Osteoarthritis (OA) also known as “wear and tear arthritis” is the most common form of arthritis. Approximately 46 million people in the United States have symptomatic osteoarthritis, 64 percent of whom are of working age.
The exact cause of OA is unknown, but it results in a breakdown in the articular cartilage of joints. The articular cartilage is on the surface of all synovial joints and allows for the joint surfaces to glide together with minimal friction, also acting as a “shock absorber.”
The joint is then lubricated with synovial fluid which also helps to maintain the proper viscosity (thickness). In OA the articular cartilage becomes damaged and starts to wear away while the synovial fluid also changes in viscosity, resulting in inflammation. Eventually, the articular cartilage deteriorates resulting on a painful “bone on bone” condition.
OA most commonly affects the weight bearing joints including knees and hips. Other commonly affected joints are the hands and fingers, although any joint can be affected with OA. When the weight bearing joints are inflamed, this can lead to disability with daily activities including walking and stair climbing. In the older population this can result in mobility problems, requiring home adaptations and can lead to a loss of independence
You may be concerned about OA if you begin noticing pain and loss of motion in a joint. Your primary care provider will begin by taking a thorough history, documenting your work history, lifestyle, any previous injuries, and family medical history. She/he will then perform an examination of the joints looking for deformity, pain, inflammation, or grinding (also known as “crepitus.”) X-rays of your joints will be the next step and this will often reveal signs of OA including loss of joint space, erosion of the bone and bone spurs.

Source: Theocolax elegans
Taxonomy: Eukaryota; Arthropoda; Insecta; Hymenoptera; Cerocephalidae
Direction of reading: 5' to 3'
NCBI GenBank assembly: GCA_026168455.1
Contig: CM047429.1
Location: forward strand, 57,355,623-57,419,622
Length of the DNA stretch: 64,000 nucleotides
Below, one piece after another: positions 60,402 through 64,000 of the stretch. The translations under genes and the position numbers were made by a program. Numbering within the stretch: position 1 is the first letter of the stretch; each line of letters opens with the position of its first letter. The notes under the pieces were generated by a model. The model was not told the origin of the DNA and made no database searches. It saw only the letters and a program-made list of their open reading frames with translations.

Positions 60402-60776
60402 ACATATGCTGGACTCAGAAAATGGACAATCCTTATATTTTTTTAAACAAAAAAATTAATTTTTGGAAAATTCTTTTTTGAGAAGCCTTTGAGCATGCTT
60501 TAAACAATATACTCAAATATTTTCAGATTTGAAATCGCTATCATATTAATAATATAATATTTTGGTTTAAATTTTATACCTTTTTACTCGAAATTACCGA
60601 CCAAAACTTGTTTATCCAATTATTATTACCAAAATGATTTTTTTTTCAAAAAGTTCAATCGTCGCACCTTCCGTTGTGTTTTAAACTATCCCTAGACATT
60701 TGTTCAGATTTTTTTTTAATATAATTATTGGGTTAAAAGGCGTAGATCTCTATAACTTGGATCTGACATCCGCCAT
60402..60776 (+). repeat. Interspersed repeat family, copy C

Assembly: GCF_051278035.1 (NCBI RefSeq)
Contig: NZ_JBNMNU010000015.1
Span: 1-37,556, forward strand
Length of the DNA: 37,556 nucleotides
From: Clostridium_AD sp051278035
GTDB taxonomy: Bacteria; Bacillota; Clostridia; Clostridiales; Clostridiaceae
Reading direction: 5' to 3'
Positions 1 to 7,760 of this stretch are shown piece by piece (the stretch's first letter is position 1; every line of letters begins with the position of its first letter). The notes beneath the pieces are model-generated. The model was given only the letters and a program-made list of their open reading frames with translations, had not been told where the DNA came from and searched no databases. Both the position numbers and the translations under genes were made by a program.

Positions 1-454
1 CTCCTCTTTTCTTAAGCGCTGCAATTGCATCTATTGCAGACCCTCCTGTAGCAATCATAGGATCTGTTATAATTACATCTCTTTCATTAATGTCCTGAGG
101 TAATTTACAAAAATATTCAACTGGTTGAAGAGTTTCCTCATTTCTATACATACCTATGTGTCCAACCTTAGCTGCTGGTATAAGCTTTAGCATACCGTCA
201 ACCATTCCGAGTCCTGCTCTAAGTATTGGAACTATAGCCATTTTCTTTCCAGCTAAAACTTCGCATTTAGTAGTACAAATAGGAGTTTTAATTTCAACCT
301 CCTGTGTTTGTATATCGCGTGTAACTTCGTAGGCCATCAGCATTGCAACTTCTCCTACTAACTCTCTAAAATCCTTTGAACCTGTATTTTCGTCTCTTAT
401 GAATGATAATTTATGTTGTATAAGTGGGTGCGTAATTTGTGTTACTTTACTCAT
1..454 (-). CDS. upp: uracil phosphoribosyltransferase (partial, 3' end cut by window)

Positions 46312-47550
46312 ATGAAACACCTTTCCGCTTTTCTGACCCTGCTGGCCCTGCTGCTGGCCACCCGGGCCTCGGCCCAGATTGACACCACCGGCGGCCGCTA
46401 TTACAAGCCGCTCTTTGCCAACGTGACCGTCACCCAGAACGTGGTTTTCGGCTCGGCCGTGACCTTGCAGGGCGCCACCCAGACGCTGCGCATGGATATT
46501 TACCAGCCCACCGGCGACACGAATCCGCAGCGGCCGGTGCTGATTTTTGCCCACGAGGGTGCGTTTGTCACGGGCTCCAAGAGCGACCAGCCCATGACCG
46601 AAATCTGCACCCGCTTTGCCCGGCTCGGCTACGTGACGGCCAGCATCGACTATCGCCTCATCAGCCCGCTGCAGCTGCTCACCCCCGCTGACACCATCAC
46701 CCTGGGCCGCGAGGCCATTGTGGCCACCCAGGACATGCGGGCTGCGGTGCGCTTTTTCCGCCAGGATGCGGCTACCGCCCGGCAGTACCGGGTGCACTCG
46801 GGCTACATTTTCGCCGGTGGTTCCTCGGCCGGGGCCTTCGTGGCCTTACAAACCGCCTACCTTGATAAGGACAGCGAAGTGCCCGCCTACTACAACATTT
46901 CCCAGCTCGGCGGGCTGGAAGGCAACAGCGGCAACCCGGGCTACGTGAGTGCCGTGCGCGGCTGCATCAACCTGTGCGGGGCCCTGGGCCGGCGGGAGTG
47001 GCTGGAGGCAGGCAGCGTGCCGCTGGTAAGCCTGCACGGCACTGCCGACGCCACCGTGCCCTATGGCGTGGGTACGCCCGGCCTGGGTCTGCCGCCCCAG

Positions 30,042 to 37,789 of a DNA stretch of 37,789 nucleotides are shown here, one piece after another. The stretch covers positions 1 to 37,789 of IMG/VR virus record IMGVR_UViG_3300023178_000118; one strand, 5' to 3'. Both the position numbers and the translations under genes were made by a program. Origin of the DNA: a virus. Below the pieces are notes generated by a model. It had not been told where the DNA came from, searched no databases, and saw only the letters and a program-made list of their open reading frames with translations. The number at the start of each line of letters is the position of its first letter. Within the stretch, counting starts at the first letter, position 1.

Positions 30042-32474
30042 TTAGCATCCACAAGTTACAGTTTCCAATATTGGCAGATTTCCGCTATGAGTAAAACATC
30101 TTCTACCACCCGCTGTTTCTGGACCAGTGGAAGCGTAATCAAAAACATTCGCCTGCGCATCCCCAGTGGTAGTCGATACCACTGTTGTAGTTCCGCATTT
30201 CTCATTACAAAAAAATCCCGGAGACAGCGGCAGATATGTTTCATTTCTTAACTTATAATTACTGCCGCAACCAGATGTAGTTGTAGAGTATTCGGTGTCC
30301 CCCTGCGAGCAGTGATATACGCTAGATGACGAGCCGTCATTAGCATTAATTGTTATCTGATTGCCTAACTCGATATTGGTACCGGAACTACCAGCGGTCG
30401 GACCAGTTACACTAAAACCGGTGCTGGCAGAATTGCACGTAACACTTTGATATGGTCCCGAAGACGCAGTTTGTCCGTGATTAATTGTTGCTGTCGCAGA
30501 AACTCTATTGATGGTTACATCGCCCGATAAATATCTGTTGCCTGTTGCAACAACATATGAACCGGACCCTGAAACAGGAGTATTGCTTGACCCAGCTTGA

Treating OA often begins with lifestyle changes including weight loss and adjusting physical activity levels. Your provider may recommend switching from high-impact activities like running to activities like swimming, which cause less stress on the affected joints. Over-the-counter medications like ibuprofen (Advil, Motrin), naproxen (Aleve), acetaminophen (Tylenol) and glucosamine with chondroitin may be helpful in managing the pain associated with OA, and should only be taken as recommended by your primary care provider.
As arthritis progresses you might be referred to an orthopaedic surgeon who may recommend additional therapies such as physical therapy or injections. Injections can include the use of cortisone, which can be used on a limited basis, or the use of visco supplementation, in which a gel-like fluid is injected into the affected joint, reducing friction and decreasing pain and swelling.
Depending on the extent of damage to your joints, a procedure called an arthroscopy can sometimes be used to remove damaged tissue; but there is no treatment that will restore the cartilage. Once a joint becomes too damaged then joint replacement may become an option. The most common joint replacement surgeries are Total Hip Replacement Total Knee Replacement, in which the arthritic joint is removed and replaced with metal and plastic prosthetic devices. This requires a stay in the hospital and physical therapy after the surgery. The results are improved mobility, relief of pain, and often a return to normal lifestyle.
While OA is most likely to affect each of us as we get older, we have ways to control the symptoms and prevent damage to the joints. Early intervention, a healthy lifestyle, and physical activity can all help to limit the pain and disability from this disease. Early evaluation with your medical practitioner will lead you to various treatment options.
Helpful information can also be found on websites including:
Wayne Temmen, PA-C is a certified physician assistant and former member of BMH Orthopaedics & Sports Medicine, a department of Brattleboro Memorial Hospital.